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    Hahaha I am enjoying your thread - I must subscribe and keep up with your purchases. I'm finding myself in the same boat. I have about 15 machines right now though I've turned down several free or near free machines due to lack of space. I'm trying to only take on ones that I KNOW I can fix or that are really neat for my collection. It's SO SO SO HARD though!
    Valerie Smith - pumpkinpatchquilter
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  21. #71
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    Oh yes, I know. I have a friend who just picked up a Singer treadle machine for me. I have not seen it yet, so...I'm looking forward to that. I think it was made around 1922. I have no idea of the model, its condition, or anything about it. So, I will have a New Home, a Franklin, a White and now a Singer..oh, and the little Minnehaha that started all of this. As for the electric machines, I have two Kenmores, a Husqvarna-Viking embroidery machine, a Bernette Serger, a Janome mini for one of my girls and the Necchi, a Singer 99, my Nolting Long-arm...seems I like diversity.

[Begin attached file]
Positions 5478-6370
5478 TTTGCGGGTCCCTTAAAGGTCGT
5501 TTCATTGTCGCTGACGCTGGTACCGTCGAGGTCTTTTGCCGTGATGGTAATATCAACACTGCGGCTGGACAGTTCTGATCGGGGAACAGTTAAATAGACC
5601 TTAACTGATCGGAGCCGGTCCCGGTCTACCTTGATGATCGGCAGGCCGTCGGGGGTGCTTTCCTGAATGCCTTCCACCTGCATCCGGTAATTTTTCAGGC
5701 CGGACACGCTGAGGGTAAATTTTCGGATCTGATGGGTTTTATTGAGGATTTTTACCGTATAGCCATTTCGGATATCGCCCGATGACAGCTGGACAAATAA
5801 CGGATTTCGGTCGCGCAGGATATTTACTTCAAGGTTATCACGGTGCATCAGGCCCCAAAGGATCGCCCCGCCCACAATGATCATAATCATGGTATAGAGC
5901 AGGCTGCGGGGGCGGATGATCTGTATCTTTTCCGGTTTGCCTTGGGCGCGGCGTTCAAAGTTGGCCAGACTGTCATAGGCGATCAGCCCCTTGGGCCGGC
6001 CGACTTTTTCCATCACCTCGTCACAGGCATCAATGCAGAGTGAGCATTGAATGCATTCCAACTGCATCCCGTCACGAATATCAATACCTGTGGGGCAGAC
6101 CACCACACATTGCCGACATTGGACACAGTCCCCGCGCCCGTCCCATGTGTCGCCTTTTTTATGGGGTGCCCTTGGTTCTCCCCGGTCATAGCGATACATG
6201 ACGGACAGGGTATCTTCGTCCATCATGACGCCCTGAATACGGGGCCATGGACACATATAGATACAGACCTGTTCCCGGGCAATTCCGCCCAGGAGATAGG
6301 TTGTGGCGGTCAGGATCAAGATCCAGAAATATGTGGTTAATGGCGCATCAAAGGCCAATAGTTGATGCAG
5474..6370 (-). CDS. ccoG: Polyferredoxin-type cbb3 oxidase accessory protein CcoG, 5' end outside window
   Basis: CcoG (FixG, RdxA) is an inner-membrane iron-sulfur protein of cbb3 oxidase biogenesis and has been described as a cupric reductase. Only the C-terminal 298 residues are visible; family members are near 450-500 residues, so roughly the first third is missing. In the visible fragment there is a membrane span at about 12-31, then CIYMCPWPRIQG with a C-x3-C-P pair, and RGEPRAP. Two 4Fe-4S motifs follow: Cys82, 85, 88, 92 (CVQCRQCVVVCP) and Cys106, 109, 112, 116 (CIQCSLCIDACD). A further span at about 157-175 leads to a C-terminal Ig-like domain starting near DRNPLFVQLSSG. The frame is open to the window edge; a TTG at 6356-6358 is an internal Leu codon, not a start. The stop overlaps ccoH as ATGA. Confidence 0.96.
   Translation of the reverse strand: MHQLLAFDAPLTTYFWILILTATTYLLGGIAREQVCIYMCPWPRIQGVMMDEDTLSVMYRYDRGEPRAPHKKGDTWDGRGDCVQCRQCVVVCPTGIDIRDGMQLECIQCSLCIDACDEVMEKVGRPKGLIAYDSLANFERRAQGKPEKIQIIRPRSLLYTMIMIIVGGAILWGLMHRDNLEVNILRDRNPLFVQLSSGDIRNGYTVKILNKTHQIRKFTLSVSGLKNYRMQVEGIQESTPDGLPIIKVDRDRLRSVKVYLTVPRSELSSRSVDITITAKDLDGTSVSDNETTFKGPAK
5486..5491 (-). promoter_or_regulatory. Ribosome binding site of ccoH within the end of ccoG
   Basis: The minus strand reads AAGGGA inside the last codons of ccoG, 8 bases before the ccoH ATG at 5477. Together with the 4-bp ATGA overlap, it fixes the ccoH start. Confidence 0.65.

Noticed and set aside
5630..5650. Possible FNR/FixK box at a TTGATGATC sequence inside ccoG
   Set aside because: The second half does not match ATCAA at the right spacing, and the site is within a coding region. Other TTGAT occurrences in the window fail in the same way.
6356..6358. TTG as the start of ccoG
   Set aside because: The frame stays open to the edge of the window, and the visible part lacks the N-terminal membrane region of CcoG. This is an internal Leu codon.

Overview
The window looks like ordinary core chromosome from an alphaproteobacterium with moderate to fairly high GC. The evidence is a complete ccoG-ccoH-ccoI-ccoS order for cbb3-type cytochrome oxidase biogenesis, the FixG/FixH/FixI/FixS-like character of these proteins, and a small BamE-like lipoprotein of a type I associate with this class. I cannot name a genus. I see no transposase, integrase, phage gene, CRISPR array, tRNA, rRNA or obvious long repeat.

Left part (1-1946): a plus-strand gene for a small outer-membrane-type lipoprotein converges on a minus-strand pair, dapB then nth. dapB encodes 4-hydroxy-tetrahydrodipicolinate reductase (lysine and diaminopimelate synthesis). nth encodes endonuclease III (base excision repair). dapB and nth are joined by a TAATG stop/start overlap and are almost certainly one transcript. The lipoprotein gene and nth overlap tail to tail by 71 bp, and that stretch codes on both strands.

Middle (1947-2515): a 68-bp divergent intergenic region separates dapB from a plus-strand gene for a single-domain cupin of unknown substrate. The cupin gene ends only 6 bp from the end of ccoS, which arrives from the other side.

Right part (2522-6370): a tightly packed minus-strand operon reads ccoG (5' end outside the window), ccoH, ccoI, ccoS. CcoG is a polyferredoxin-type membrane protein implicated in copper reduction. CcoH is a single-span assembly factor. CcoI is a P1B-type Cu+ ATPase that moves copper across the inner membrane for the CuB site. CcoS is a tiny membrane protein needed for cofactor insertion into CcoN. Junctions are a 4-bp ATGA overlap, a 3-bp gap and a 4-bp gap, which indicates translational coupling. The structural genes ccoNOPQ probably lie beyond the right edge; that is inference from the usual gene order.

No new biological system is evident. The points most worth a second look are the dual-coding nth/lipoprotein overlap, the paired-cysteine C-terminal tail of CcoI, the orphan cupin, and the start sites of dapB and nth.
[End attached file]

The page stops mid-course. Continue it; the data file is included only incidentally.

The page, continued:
Oh, and if I want to use the cabinet for the Husky, I cut an extra piece of the same wood I used for the shelf and it sits in the hole making the space level for the machine to sit. I used to sew at a table, but it was a bit high...this seems to work really well.

  22. #72
    Super Member pumpkinpatchquilter's Avatar